Arles countryside

The topography of many of the landscape paintings and drawings, which Van Gogh made in the countryside of Arles, can no longer be established with any certainty. Since his time, much of the region where he worked has been further cultivated, while orchards and wheat fields have disappeared, as well as farmhouses and other elements of Van Gogh’s images. In several cases, however, where and what he painted is well known.
 
Located just over two kilometres to the south of Arles, the Pont de Réginelle (or Réginal), commonly known as the Pont de Langlois after the former bridge-keeper, was a particularly favourite subject for Van Gogh during March-May 1888. It features in several paintings and drawings. With its elegant shape and slender structure, the Pont de Langlois was eminently suitable for the harmonious Japanese atmosphere, which Van Gogh sought to express in his work. The bridge has since been destroyed, but then replaced by a similar construction.
 
The building of the medieval abbey of Montmajour took several centuries on a 43-metre high hill, five to six kilometres to the northeast of Arles. It was famous and even recommended to tourists in the Baedeker guide to the South of France as being out of the way, but worth the trip.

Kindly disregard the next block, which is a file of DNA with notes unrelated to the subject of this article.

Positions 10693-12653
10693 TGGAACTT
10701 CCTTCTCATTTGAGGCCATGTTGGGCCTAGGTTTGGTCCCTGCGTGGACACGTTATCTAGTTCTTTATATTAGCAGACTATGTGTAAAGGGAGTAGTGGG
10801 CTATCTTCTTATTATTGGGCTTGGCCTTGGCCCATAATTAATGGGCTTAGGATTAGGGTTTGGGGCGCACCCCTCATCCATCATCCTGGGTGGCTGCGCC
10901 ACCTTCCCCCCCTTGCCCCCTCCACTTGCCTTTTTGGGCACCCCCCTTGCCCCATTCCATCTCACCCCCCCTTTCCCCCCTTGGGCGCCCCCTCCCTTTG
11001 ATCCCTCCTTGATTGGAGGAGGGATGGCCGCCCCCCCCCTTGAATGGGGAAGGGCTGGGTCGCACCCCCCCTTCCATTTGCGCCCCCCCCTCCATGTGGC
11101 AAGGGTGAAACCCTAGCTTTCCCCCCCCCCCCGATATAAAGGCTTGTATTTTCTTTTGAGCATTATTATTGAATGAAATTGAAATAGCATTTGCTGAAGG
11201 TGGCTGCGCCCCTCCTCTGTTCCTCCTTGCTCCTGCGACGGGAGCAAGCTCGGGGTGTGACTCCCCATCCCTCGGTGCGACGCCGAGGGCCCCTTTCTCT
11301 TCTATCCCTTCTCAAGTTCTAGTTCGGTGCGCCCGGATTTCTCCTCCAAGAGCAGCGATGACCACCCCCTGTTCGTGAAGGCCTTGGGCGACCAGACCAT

La Moisson
The Harvest, June 1888. 73 x 92 cm. Van Gogh Museum, Amsterdam (Vincent van Gogh Foundation)

Van Gogh, who never minded a long walk, discovered it soon after his arrival. Although usually not enthused by ancient monuments, he was captivated by these ruins set in the middle of a large plain and surrounded by an impressive landscape.
 
In the second week of May 1888, the abbey and its environs became the subject of a set of seven drawings, known as the “Montmajour series”. These middle-size drawings were followed by a second Montmajour series in July. On that occasion, Van Gogh worked on larger sheets and created six drawings, which are real highlights in his oeuvre.
 
Montmajour overlooks the large plains of La Crau, which can be seen in two of these six drawings. La Crau also became a major inspiration for Van Gogh. In his famous “Harvest”, made as a painting and also three drawings, he depicted the harvesting of wheat, while adding a very visible blue cart as the focal point of the works. One of the last paintings he made around Arles was “La Crau with Peach Trees in Blossom”.